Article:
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I Guess That's Why They Call It The Blues
on 1 November 2011
'And while I'm away
Dust out the demons inside
And it won't be long before you and me run
To the place in our hearts where we hide
I guess that's why they call it the blues'.
Joan Didion has given us her best, she has humbled us with her honesty of her inner world. In this second book after the death of her husband, John Gregory Dunne in 2003, after which she wrote 'The Year Of Magical Thinking', her daughter, Quintana Roo, died. How could anyone survive this kind of grief? In 'Magical Thinking' she wrote about her grief and how she coped, but now we know that was just the beginning of her grief. She is now in the midst of her grief for the two beloved people in her life, and does grief ever leave, do you move on and do the memories suffice? Joan Didion shares her experiences.
Joan Didion opens the book talking about the Night Blues. She says, " In certain latitudes there comes a span of time approaching and following the summer solstice, some weeks in all, when the twilights turn long and blue." It is a period of time to get through, and in this case with Quintana Roo, when someone dies, don't dwell on it. Joan was thirty-one when she received the call that a baby girl was ready for adoption. She and her husband rushed to see her, and they knew immediately that she was the one. They had at one time been in Mexico when they noted on a map, these words 'Quintana Roo'. A place, and they were determined to name their daughter if they had one, that exact name. Quintana Roo grew up to be a very precocious young thing. Ready to do the unexpected at any time. She became an adult, her other family, the other parents, found her and she had a relationship of sorts with them for a short time. She realized she was not capable of this type of relationship and it was short lived. She married and within a few months she was in an ICU fighting for her life. She was in a coma, when her father, John Dunne died. Joan told her daughter about her father's death when she awoke from her coma. And, then, within a short period of time Quintana was back in an ICU dying. Joan Didion remembers her daughter in bits and pieces, telling us of their life together. The memories are everywhere, but they are not enough.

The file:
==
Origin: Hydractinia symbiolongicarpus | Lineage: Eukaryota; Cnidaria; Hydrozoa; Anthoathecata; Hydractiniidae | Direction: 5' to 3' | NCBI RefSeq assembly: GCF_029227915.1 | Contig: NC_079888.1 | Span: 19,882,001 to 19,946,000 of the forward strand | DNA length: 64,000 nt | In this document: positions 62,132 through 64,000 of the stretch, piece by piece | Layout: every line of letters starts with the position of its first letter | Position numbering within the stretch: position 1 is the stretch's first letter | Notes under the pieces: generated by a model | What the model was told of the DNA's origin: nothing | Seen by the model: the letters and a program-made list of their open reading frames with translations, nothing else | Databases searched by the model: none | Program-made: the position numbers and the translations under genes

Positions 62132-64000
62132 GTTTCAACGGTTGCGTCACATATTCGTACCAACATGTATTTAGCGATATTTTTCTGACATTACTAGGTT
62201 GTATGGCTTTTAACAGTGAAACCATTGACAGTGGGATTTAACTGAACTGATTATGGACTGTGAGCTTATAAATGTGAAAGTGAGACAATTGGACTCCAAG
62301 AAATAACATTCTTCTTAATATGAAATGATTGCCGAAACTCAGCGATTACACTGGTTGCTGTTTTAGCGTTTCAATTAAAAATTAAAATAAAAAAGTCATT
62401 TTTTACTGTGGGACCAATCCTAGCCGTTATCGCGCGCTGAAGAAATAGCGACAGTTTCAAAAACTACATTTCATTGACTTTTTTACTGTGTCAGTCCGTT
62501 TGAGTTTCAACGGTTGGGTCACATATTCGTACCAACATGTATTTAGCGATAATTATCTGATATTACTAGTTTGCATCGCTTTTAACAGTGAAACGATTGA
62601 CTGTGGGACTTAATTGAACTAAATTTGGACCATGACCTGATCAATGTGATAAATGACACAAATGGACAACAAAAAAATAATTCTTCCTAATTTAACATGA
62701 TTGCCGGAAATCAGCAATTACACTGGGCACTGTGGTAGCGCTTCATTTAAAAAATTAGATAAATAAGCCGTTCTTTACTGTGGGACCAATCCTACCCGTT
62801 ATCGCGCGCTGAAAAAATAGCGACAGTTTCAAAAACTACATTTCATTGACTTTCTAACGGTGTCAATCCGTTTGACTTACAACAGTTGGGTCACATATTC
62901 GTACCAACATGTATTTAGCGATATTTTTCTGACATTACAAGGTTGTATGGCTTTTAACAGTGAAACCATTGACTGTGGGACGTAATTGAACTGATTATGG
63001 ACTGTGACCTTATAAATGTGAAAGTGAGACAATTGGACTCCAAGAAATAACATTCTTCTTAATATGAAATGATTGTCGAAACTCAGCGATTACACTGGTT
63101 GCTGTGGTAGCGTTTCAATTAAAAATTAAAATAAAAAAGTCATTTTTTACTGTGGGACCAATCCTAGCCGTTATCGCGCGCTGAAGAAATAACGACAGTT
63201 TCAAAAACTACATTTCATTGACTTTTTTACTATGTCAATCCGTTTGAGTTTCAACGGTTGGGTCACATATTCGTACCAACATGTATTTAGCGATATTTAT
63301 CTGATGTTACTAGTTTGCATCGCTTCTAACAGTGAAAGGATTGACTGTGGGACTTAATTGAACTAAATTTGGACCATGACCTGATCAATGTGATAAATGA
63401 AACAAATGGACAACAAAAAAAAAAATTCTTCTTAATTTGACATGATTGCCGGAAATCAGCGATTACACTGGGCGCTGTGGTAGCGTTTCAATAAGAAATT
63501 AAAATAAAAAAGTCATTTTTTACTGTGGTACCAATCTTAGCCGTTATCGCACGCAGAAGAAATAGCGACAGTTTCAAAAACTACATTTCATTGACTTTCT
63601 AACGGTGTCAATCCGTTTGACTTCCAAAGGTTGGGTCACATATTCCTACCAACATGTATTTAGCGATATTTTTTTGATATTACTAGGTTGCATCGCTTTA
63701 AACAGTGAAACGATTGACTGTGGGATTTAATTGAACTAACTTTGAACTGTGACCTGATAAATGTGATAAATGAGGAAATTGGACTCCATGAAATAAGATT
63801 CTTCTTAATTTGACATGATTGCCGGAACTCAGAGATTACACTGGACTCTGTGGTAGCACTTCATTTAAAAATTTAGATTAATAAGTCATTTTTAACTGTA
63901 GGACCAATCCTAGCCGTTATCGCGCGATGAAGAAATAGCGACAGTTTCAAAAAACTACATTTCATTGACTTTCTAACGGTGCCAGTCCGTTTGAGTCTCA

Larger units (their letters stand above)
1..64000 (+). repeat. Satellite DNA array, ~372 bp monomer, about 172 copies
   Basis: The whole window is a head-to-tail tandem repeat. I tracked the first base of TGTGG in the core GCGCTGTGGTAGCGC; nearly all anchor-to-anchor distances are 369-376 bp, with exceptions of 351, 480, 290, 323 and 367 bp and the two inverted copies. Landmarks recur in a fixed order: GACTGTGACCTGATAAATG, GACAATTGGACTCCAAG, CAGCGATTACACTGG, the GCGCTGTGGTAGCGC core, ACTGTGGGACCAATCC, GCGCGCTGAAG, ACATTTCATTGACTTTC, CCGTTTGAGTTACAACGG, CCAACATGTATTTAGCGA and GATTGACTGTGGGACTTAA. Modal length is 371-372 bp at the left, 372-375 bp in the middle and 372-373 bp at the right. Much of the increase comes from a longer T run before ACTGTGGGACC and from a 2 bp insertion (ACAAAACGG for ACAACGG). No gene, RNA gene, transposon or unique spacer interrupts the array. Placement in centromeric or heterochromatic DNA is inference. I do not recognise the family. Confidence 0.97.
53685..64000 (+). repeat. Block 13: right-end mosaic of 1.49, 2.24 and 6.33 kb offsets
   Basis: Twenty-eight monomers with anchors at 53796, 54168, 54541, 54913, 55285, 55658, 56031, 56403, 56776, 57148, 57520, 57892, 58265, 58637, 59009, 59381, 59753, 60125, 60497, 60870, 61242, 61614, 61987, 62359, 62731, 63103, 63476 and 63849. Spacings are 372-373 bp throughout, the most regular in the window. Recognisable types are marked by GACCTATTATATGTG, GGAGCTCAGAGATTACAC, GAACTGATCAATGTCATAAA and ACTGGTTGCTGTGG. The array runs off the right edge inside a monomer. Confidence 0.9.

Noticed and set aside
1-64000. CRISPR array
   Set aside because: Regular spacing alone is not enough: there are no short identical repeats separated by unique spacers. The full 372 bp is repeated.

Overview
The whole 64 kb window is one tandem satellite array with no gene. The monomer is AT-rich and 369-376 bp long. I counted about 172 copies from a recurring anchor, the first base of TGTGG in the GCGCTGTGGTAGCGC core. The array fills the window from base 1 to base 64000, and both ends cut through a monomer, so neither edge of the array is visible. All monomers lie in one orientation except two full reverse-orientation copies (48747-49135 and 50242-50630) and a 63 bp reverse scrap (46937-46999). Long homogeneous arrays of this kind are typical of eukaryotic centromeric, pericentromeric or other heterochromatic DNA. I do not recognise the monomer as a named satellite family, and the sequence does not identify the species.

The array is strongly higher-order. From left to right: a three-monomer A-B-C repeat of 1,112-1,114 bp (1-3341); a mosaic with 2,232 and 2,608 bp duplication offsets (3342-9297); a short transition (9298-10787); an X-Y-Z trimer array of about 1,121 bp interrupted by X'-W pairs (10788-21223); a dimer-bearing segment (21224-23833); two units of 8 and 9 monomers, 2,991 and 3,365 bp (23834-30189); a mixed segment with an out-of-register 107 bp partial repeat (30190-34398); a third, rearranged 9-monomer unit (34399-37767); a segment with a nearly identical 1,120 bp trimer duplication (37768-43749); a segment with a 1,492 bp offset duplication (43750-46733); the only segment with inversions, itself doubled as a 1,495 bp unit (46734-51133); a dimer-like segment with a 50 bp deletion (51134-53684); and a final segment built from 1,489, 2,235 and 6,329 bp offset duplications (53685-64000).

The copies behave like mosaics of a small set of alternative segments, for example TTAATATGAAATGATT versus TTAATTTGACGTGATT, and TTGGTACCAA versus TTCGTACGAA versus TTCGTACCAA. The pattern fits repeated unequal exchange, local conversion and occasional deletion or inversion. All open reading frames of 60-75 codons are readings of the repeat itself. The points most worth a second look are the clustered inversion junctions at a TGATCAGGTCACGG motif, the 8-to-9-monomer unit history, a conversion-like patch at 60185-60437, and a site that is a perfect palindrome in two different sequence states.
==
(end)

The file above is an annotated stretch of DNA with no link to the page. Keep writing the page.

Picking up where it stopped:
Joan Didion tells us, "I began writing these pages I believed their subject to be children, the ones we have and the ones we wish we had, the ways in which we depend on our children to depend on us, the ways in which we encourage them to remain children, the ways in which they remain more unknown to us than they do to their most casual acquaintances; the ways in which we remain equally opaque to them. As the pages progressed it occurred to me that their actual subject was not children after all, at least not children per se, at least not children qua children: their actual subject was this refusal even to engage in such contemplation, this failure to confront the certainties of aging, illness, death. This fear." The fear of fragility, the fear of living and the fear of being. Joan wonders, as we all do, was she a good mother, was she enough, did she give her daughter everything she needed? There are no answers, there is only the honesty of her words as she expresses herself. She only knows she misses her daughter, every day, every hour and every minute.
It does not matter from whence we came, we all have the same needs, and we all want our lives to be successful, and our children to carry on. It is not something to bear, that of a parent burying their child. I can only imagine that kind of loss. The fear that Joan Didion speaks to, is the fear for what is still to be lost.
Highly Recommended. prisrob 11-01-11
The Year of Magical Thinking
We Tell Ourselves Stories in Order to Live: Collected Nonfiction (Everyman's Library)